The rat sperm proteome characterized via IPG strip prefractionation and LC-MS/MS identification

Authors

  • Mark A. Baker Dr.,

    Corresponding author
    1. The ARC Centre of Excellence in Biotechnology and Development, Reproductive Science Group, School of Environmental and Life Sciences, University of Newcastle, NSW, Australia
    • The ARC Centre of Excellence in Biotechnology and Development, Reproductive Science Group, School of Environmental and Life Sciences, University of Newcastle, NSW 2308, Australia Fax: +61-2-4921-6308
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  • Louise Hetherington,

    1. The ARC Centre of Excellence in Biotechnology and Development, Reproductive Science Group, School of Environmental and Life Sciences, University of Newcastle, NSW, Australia
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  • Gabi Reeves,

    1. The ARC Centre of Excellence in Biotechnology and Development, Reproductive Science Group, School of Environmental and Life Sciences, University of Newcastle, NSW, Australia
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  • Jörg Müller,

    1. Bayer Schering Pharma AG, Enabling Technologies, Berlin, Germany
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  • R. John Aitken

    1. The ARC Centre of Excellence in Biotechnology and Development, Reproductive Science Group, School of Environmental and Life Sciences, University of Newcastle, NSW, Australia
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Abstract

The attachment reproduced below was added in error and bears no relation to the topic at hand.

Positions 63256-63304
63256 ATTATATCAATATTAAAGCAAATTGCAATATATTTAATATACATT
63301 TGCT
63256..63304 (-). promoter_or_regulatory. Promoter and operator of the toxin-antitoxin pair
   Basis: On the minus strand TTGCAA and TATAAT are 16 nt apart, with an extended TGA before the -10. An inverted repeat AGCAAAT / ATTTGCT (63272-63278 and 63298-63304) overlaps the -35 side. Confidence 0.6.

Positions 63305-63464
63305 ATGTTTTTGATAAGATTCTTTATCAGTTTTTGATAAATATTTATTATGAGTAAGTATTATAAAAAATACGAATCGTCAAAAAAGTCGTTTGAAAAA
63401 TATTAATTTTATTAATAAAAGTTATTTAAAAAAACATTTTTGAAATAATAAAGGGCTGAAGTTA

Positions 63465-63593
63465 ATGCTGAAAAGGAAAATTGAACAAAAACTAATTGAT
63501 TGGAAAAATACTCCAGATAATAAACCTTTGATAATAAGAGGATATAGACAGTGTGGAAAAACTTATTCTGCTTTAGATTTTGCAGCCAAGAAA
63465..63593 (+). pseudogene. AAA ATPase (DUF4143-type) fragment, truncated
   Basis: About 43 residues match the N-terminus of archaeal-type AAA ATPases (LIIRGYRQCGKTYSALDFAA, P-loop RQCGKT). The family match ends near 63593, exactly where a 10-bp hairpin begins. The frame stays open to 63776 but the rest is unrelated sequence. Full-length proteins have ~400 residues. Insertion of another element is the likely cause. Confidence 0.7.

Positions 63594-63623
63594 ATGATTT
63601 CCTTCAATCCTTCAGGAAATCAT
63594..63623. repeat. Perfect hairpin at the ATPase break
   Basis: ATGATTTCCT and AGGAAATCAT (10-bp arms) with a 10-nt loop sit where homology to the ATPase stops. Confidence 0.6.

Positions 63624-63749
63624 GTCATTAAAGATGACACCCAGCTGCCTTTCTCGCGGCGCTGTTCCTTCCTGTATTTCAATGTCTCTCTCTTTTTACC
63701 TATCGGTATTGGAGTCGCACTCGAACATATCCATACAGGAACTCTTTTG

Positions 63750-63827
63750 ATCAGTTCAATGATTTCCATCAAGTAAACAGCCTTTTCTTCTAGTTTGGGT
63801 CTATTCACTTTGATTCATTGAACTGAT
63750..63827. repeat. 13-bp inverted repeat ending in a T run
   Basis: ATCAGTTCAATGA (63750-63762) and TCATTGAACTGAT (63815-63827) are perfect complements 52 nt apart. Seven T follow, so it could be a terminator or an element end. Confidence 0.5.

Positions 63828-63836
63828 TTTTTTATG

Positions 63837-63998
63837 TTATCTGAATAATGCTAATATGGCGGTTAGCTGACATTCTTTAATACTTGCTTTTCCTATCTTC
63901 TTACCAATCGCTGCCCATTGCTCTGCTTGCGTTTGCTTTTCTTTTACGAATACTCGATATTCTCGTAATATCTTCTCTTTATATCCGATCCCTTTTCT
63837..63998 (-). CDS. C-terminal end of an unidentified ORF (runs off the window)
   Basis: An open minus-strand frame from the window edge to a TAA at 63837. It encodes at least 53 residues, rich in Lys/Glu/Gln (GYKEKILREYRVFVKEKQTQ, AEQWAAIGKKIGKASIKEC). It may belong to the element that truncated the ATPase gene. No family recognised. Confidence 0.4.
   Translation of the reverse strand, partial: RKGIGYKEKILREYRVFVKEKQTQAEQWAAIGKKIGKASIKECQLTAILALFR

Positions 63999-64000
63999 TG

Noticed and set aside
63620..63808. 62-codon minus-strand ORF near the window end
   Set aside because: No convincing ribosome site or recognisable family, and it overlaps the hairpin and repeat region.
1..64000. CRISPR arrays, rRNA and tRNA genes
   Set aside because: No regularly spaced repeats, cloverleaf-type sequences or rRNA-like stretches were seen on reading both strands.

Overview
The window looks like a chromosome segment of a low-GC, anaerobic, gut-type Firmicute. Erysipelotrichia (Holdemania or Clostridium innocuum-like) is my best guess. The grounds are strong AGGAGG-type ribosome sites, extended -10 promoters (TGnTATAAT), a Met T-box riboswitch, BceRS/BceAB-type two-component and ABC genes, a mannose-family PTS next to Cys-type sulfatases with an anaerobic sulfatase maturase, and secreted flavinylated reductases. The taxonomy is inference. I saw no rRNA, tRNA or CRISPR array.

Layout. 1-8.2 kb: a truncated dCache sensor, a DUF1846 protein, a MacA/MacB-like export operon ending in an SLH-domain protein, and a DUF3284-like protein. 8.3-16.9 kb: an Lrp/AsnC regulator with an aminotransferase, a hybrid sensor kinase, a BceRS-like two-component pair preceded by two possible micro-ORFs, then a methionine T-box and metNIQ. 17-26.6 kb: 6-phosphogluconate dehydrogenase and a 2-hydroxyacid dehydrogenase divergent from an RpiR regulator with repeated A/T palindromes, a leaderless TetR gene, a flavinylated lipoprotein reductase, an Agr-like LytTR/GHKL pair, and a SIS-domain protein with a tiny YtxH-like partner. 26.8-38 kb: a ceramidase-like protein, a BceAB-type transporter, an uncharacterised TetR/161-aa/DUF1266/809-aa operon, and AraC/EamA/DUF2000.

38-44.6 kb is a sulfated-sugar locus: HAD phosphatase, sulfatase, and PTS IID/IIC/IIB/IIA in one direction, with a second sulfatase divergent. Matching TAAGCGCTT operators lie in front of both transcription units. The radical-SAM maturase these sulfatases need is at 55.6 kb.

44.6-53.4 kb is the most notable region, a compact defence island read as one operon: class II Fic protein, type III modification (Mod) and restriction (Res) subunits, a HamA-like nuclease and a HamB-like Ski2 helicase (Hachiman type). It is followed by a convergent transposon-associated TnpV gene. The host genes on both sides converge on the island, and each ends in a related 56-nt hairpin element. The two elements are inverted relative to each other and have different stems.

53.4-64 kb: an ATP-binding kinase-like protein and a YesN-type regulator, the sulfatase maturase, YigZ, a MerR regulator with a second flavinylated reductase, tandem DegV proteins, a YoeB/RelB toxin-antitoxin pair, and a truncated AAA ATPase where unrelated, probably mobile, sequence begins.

Proteomics represents a powerful tool for the analysis of mammalian spermatozoa, since these terminally differentiated cells are transcriptionally inactive and exhibit a limited dynamic range of protein expression. Here we report the identification of 5123 peptides, leading to 829 unambiguous and 2215 redundant gene products found to be present within rat spermatozoa derived from the cauda epididymis. Bioinformatics demonstrated that 60 proteins appeared to be specifically expressed in the genitourinary tract, including pyruvate dehydrogenase 1, ropporin, testis-specific serine kinase 4, testis-specific transporter, and retinol dehydrogenase 14. We also identified eight members of the ADAM family, seven of which have previously been detected in spermatozoa (ADAM2, -3, -4, -5, -6, -7, and -30) while ADAM34 has been identified in the sperm proteome for the first time. Approximately 21 gene products were found to possess isomerase activity including peptidylprolyl cis/trans isomerases that are known to be involved in germ cell differentiation and protein disulfide isomerases that have been implicated in sperm–oocyte fusion. Furthermore, 51 gene products clustered into ion-transporter activity. This inventory of gene products, the first ever 2-D LC-MS/MS analysis of rat spermatozoa, will be invaluable in directing future research into the molecular mechanisms that drive these highly specialized cells.

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